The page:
military personnel were routinely informed of the results of
disciplinary actions relating to sexual assault." The Task Force stated
that "Commanders generally did not communicate case results to members
of their command, and that this lack of information often led to
misperceptions, rumors, and assumptions that allegations were
unfounded."

 I
have heard from several women survivors of sexual assault that they
were the last to find out that the perpetrator of the assault had
gotten off scot-free with no punishment and they, the victim, became
the focus of unit members' snide remarks and comments.

Additionally,
the Task Force recommended that "both victims and other military
personnel within the affected command be informed of the disciplinary
action results related to sexual assault." 

Why
does it take a recommendation of a task force to remind/force persons
entrusted with command to simply notify victims of the sexual assault
of the disciplinary action taken? 

Perhaps
it is that in all too many cases, no disciplinary action was taken at
all. Perhaps it is because no one in the higher chain of command was/is
holding commanders responsible for punishing these types of criminal
acts committed.

Leaders need to model correct behavior

A
clue at what the Task Force is driving at comes from a statement
earlier in the testimony about the importance of unit leadership.
"Leadership clearly has a profound influence on the prevention of
sexual assault, from strategy development and execution, to continued
focus and open discussion of the issue. Commanders and leaders must
take an active role in addressing the issue and modeling correct behavior."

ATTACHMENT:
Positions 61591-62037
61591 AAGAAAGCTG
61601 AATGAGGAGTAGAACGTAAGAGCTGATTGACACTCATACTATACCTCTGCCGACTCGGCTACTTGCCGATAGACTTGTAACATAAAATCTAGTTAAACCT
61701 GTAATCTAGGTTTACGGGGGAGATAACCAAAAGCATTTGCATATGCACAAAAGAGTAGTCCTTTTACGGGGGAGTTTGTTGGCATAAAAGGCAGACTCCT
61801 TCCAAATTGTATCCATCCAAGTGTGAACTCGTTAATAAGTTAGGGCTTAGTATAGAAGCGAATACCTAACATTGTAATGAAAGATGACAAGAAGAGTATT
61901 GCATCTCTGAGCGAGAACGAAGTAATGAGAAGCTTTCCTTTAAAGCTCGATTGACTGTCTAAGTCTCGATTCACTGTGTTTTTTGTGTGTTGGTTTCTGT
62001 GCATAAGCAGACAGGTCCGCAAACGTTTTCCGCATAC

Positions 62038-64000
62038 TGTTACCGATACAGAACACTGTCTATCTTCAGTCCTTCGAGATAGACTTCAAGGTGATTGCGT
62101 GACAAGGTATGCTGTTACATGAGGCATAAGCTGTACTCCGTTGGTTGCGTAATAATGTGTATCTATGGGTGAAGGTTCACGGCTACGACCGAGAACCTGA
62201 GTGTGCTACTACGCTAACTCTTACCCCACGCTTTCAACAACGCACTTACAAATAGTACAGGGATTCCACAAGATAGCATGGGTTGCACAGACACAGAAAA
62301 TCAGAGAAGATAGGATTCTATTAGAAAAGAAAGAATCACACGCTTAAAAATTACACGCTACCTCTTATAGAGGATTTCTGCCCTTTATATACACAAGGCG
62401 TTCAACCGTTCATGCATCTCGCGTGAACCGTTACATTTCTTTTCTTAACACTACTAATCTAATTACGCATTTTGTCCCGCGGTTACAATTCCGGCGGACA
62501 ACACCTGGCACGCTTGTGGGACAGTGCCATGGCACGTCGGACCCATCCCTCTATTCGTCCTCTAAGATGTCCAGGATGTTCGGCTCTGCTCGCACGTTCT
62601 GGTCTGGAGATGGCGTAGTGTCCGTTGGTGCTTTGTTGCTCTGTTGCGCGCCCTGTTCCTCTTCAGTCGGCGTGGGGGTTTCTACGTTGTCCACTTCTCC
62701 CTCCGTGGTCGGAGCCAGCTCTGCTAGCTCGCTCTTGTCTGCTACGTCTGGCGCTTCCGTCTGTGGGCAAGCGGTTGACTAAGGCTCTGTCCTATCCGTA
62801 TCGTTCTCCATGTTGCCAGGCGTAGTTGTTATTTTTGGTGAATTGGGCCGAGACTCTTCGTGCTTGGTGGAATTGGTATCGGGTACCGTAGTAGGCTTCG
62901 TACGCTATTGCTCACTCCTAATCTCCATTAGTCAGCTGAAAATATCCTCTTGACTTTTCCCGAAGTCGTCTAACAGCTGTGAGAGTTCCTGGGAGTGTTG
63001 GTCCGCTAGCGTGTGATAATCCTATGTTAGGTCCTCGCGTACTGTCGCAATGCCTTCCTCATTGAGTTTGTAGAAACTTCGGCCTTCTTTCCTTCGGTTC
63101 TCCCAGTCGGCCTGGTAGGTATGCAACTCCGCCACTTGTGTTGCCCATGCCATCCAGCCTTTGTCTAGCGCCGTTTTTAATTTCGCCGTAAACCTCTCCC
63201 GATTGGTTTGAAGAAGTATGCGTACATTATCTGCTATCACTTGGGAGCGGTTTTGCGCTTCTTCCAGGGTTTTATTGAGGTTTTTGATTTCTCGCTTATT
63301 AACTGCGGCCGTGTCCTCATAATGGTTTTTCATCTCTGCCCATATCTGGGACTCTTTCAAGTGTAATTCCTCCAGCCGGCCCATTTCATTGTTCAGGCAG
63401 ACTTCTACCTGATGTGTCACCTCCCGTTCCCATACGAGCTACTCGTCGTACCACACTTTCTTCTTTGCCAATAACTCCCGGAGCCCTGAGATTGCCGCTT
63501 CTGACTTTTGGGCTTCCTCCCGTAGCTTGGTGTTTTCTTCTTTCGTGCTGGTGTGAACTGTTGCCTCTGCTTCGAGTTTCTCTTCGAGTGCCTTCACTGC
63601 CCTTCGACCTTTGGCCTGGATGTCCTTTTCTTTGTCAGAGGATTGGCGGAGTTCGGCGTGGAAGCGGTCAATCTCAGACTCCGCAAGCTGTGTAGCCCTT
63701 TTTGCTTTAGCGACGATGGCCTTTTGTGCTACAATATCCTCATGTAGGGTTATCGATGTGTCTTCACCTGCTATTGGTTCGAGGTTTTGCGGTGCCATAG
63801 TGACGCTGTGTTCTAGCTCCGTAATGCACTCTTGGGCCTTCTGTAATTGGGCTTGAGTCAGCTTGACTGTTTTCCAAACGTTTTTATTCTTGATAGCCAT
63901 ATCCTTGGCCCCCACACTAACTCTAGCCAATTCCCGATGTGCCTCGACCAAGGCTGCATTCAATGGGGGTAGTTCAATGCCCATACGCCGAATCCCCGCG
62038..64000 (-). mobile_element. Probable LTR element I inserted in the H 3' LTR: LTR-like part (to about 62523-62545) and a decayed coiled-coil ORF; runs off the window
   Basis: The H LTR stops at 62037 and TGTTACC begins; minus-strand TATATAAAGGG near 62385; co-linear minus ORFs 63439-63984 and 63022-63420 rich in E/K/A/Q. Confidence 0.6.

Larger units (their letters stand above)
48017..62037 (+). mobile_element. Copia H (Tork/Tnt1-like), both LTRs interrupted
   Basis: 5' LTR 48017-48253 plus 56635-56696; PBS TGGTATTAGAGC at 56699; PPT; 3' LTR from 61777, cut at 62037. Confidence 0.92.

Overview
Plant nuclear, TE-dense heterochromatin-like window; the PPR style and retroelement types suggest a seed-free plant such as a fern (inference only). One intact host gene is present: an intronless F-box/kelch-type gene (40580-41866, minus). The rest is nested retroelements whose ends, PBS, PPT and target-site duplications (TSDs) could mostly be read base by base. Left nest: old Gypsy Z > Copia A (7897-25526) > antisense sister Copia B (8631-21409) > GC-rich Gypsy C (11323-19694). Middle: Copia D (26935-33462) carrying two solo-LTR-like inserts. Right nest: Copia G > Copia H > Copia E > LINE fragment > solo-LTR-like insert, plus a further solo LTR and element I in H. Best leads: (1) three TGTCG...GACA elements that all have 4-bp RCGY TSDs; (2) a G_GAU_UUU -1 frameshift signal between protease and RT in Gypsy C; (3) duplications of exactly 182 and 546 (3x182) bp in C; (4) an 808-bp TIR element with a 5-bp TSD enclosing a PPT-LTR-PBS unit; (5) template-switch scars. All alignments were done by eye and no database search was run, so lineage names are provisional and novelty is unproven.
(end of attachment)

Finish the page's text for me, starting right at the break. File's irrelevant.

The report (http://www.dtic.mil/dtfsams/docs/11_09docs/DTFSAMS-Rept_Dec09.pdf)
itself notes: "Given commanders' responsibility to actively ensure
proper support and discipline of those under their charge, the
restricted reporting option for military sexual assault victims
presents a challenge to some commanders. This reporting option requires
commanders to respect the protections offered to victims
to ensure confidentiality and support. Confidentiality runs counter to
commanders' traditional expectations of accountability. Focus on
accountability and discipline - important attributes of the chain of
command - may prevent some military personnel from reporting sexual
assault. This is particularly an issue when sexual assault victims may
have engaged in misconduct for which they could be disciplined, such as
underage drinking, fraternization, or adultery." (p.37)

Military Lawyers say sexual misconduct regulations are "cumbersome and confusing"

The
Task Force leaders commented that military lawyers consistently advised
the Task Force that the new Article 120 of the Uniformed Code of
Military Justice, the article that addresses sexual misconduct, is
"cumbersome and confusing."  Based upon the consistency of this feedback, the Task Force recommended a review of the effectiveness of Article 120.

If
the military lawyers are having difficulty figuring out the
regulations, no wonder so few persons are prosecuted for these crimes.

After 60 years of sexual assault and rape, still no measurable indices

The
Task Force testimony says there is no research on "meaningful incidence
metrics" on which to identify effective prevention strategies and
initiatives.

After
60 years of women being in the military and with cases of sexual